Dayton Gets Real: Missing Minorities

We are taking a deeper look into the media coverage of missing people, specifically why some missing person cases tend to get more media attention than others.

News Center 7′s Brandon Lewis talked with local families and an organization that hopes no missing or trafficked person falls through the cracks.

It’s been more than 20 years since Marilyn Renee Niqui McCown went missing. She was last seen at a Richmond, Indiana, laundromat in July 2001.

McCown’s sister, Michelle McCown-Luster, of Dayton, said, “I’ve been broken so many times in these 22 years. But what’s kept me to keep going outside of my kids and family, it’s been Niqui. I’m determined to find out where my sister is, who’s involved in her disappearance, and what happened,”

>> RELATED: Niqui McCown remembered 20 years after her disappearance

Now, her family is making sure that no one forgets her name. When Niqui disappeared, Michelle said local media coverage helped but national news outlets did not pick up on her story.

“You would love your missing person case to go nationally because you don’t know where they are. They can be anywhere,” McCown-Luster said.

McCown-Luster is the Outreach Coordinator for the Dock Ellis Foundation, which wants to empower minority communities by bringing home missing people. She said the foundation felt different from when they reached out to her.

“It was someone that looked like me. So, I felt like it was someone that understand what I was feeling because I was feeling so defeated because my sister is a person of color. It seemed like nobody was listening to us,” McCown-Luster said.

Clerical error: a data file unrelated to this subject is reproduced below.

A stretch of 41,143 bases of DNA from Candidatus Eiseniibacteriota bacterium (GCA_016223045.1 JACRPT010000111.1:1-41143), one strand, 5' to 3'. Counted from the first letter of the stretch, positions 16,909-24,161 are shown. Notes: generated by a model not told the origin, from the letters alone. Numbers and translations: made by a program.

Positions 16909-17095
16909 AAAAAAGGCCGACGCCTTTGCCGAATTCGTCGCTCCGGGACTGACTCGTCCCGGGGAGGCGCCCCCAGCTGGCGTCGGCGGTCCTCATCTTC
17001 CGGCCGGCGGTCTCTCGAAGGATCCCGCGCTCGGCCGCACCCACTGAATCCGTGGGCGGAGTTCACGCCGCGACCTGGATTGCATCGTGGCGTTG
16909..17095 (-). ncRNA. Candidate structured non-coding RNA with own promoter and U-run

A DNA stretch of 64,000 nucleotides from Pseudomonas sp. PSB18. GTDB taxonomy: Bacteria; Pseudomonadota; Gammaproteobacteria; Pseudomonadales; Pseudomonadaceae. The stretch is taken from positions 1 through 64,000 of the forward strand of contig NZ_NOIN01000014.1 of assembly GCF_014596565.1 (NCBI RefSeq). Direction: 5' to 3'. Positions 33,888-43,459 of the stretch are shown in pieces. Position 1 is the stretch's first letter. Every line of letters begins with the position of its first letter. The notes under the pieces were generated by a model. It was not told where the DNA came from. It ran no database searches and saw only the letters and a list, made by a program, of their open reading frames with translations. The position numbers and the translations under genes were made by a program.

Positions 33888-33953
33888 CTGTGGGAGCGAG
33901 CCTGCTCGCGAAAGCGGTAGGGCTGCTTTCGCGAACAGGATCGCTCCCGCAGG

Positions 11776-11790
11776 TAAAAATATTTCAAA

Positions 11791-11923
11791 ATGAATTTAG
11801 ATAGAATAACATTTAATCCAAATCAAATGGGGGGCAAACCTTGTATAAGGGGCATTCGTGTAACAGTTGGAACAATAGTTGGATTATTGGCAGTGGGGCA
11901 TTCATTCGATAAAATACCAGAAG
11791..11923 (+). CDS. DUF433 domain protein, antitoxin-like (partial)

According to the Black and Missing Foundation, nearly 40 percent of missing Americans are people of color. And there’s unequal media coverage when it comes to missing white people versus minorities.

The foundation thinks the disparity in coverage could be because missing minority adults are sometimes associated with criminal involvement and missing minority children are often classified as runaways.

Jasmine Ellis, CEO and Founder of the Dock Ellis Foundation said, “The media can work better in helping push a positive story. There’s, oftentimes, that you will see somebody reported missing and it’s you know, mother reports son missing, mother believes that son is missing, and then a day later, here comes their criminal record.”

Jasmine, along with Hjordis Ellis, are the co-founders of the Dock Ellis Foundation.

“Everyone deserves the same exact type of attention. If I’m going to give it to little Johnny over here that lives in Beverly Hills that comes up missing, then we need to give the same treatment to little Susie that lives over here in South Central LA when she comes up missing,” Hjordis Ellis said.

For months, News Center 7 has reported on the disappearance of Cierra Chapman. She was last seen at a Trotwood apartment two days after Christmas last year.

Close family friend, Toya Gilliard said, “It’s just the not knowing. Its very mind has you racing. Gets you in a panic with high anxiety,”

>> RELATED: Reward upped for information on Dayton woman missing since December

As the search for Cierra Chapman continues, her family and friends have appreciated the local media coverage.

“They kept the story alive. They kept people informed on what was going on. And, we want to keep that, we don’t want it to die down,” Gilliard said.

The same goes for McCown-Luster. She understands not every missing person will have their story on the news. She suggested news stations show missing person flyers at the end of their newscasts.

Ohio ranks 11th in the country for missing persons, according to the Dock Ellis Foundation. If you have any information that would be helpful in locating Niqui McCown, please call the Richmond Police Department at (765) 983-7247 or the Dayton Police Department at 937-333 COPS.

For more information on the Dock Ellis Foundation, visit their website. And, you can get more information about the Black and Missing Foundation by visiting their website.

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